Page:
VICTORIA — Farmers in British Columbia’s Fraser Valley are facing “intense disease pressure,” with an avian flu outbreak in commercial farms that the agriculture minister says is concerning.
Lana Popham says normally avian flu aligns with bird migration seasons, but the latest infections in farms of the H5N1 virus have been consistent all year.
Seven commercial poultry farms have been quarantined with avian flu since Nov. 16 in Abbotsford and Chilliwack, the same area were 17 million birds were culled in 2004 to prevent the flu’s spread.
Popham says the federal Canadian Food Inspection Agency takes the lead when a farm reports an infection, but B.C.’s chief veterinarian has been proactive in helping to prevent the spread of the disease.
She says the testing lab is working seven days a week with the capacity for about 300 tests a day.
The minister says the inspection agency has protocols in place to deal with infected farms and that often means “depopulation,” or that the flocks will be culled.
She says the situation isn’t as bad as it was in 2004, when millions of birds were destroyed.
“And we’re hoping it won’t get there,” Popham added.
This report by The Canadian Press was first published Nov. 22, 2022.
The Canadian Press
TC Energy shuts down Keystone pipeline system after leak in Nebraska
CALGARY — TC Energy Corp. says it has shut down its Keystone pipeline after a leak in Nebraska.
The company says it has mobilized people and equipment in response to a confirmed release of oil into a creek, about 32 kilometres south of Steele City, Neb.
TC Energy says an emergency shutdown and response was initiated Wednesday night after a pressure drop in the system was detected.
It says the affected segment of the pipeline has been isolated and booms have been deployed to prevent the leaked oil from moving downstream.
The Keystone pipeline system stretches 4,324 kilometres and helps move Canadian and U.S. crude oil to markets around North America.
TC Energy says the system remains shutdown as its crews respond and work to contain and recover the oil.
This report by The Canadian Press was first published Dec. 8, 2022.
Companies in this story: (TSX:TRP)
The Canadian Press
Two deputy chief medical officers resign from their positions with Alberta Health
Edmonton – Alberta’s two deputy chief medical officers of health are leaving their roles — less than a month after Dr. Deena Hinshaw was removed as the province’s top doctor.
Health Minister Jason Copping confirmed during question period Wednesday that both of the doctors have submitted letters of resignation.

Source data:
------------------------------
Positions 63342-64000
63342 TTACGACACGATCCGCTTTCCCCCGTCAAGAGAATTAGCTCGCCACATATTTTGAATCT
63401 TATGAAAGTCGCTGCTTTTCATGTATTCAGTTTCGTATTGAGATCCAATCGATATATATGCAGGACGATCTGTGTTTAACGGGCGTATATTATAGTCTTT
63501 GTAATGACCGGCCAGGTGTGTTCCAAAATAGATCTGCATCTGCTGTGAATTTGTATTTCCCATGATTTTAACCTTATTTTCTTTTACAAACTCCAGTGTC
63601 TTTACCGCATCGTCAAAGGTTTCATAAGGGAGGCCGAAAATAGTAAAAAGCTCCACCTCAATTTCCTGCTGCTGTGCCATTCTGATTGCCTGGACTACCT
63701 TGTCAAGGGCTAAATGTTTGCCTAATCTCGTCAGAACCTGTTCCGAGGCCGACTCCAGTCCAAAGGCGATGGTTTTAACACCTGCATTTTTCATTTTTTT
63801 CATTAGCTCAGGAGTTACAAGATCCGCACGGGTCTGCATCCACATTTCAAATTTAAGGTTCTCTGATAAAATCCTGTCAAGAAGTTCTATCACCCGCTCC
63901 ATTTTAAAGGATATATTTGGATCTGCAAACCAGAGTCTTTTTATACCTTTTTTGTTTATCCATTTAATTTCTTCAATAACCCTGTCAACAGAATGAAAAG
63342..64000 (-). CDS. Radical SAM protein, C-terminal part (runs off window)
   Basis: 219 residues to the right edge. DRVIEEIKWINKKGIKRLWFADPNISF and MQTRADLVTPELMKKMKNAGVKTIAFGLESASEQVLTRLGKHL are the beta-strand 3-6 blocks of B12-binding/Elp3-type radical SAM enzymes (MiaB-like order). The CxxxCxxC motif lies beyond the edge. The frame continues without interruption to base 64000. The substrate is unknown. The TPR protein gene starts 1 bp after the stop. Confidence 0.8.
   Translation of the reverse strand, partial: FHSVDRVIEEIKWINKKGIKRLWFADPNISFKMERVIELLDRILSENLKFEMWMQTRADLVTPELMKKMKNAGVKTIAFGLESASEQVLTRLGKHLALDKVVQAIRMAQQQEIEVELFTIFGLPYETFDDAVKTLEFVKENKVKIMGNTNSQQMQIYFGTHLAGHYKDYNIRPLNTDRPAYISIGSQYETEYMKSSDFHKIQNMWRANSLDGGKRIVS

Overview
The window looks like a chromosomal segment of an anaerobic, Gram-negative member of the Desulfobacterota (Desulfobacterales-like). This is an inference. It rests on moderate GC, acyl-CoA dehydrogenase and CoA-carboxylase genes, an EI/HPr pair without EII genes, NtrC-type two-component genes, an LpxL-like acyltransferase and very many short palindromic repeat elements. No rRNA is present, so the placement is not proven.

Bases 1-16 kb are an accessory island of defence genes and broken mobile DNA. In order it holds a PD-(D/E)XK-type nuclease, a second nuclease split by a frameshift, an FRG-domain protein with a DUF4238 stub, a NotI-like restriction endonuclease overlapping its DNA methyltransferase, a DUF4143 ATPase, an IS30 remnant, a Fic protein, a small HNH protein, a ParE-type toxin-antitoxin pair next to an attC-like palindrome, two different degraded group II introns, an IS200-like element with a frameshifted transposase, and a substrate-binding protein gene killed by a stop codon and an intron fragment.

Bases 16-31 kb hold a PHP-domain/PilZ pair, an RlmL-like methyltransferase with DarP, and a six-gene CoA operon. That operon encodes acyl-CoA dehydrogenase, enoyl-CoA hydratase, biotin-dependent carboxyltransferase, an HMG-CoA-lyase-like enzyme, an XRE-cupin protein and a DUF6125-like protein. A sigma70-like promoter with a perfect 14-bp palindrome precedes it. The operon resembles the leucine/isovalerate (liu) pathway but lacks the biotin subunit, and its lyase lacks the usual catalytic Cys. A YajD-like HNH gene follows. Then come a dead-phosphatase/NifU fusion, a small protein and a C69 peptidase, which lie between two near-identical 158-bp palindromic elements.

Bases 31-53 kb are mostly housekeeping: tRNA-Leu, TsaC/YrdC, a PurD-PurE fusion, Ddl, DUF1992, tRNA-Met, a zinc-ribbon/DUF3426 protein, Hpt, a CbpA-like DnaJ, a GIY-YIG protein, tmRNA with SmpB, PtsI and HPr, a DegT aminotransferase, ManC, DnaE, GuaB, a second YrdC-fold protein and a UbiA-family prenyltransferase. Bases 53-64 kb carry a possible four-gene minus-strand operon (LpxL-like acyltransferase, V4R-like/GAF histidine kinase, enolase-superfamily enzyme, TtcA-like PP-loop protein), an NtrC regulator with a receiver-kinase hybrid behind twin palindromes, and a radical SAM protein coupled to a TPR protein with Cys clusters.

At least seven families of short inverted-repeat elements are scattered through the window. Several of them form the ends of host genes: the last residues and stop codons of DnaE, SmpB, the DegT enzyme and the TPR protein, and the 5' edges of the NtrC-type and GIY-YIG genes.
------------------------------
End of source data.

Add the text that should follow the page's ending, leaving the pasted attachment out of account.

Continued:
“They are still continuing to work at this point in time,” he said in the legislature. “We are in the process of actually looking to fill those roles.”
A statement from Alberta Health said Dr. Rosana Salvaterra and Dr. Jing Hu, who are listed as public health physicians on the department’s website, have given notice.
When reached by her department email, Salvaterra responded: “Unfortunately, we are not able to comment.”
She later added that she respects and admires both Dr. Hinshaw and Dr. Hu.
“They are brilliant, hard-working, and compassionate public health physicians and I consider myself fortunate to have had the opportunity to work alongside them for these past 14 months.”
Salvaterra, who has extensive public health experience including as the medical officer of health for Peterborough, Ont., joined the office in October 2021.
Her career in public health includes work in “the COVID-19 response, mental health, the opioid response, women’s health, poverty reduction, health equity, community food security and building stronger relationships with First Nations.”
Hu’s out-of-office message said her “last day at work with Alberta Health was Nov. 18, 2022,” and noted she wouldn’t have access to the department email after that date.
She got extensive training in China and at the University of Calgary before joining the health department in January 2020.
Their resignations came within a month of Hinshaw, who became the face of Alberta’s public health response to the COVID-19 pandemic, being removed from her position.
Hinshaw was replaced by Dr. Mark Joffe, a senior executive member of Alberta Health Services, on an interim basis.
“Dr. Joffe will be supported by medical officers of health within AHS, by other staff in the Office of the Chief Medical Officer of Health, and by the Public Health Division,” said the statement from Alberta Health late Wednesday.
“We expect these changes to have no impact on the department’s and Dr. Joffe’s ability to meet the requirements of the Public Health Act.”
Hinshaw’s dismissal didn’t come as a surprise.
Premier Danielle Smith announced on her first day in office in October that she would be replaced.
Smith has made it clear that she blames both Hinshaw and Alberta Health Services for failing to deliver the best advice and care for Albertans as the hospital system came close to buckling in successive waves of the COVID-19 pandemic.
“A lot of the bad decisions were made by Alberta Health Services on the basis of bad advice from the chief medical officer of health,” Smith told reporters on Oct. 22.
Smith has not placed the blame on front-line doctors and nurses but broadly on AHS senior management. Joffe, while serving as chief medical officer of health, retains his role in AHS senior management as a vice-president responsible for areas in cancer and clinical care.
Hinshaw, an Alberta-trained public health specialist, became a celebrity of sorts in the first wave of the pandemic in the spring of 2020, as she delivered regular, sometimes daily, updates to Albertans on the virus, its spread and methods to contain it.
This report by The Canadian Press was first published Dec. 7, 2022.
— By Colette Derworiz in Calgary.
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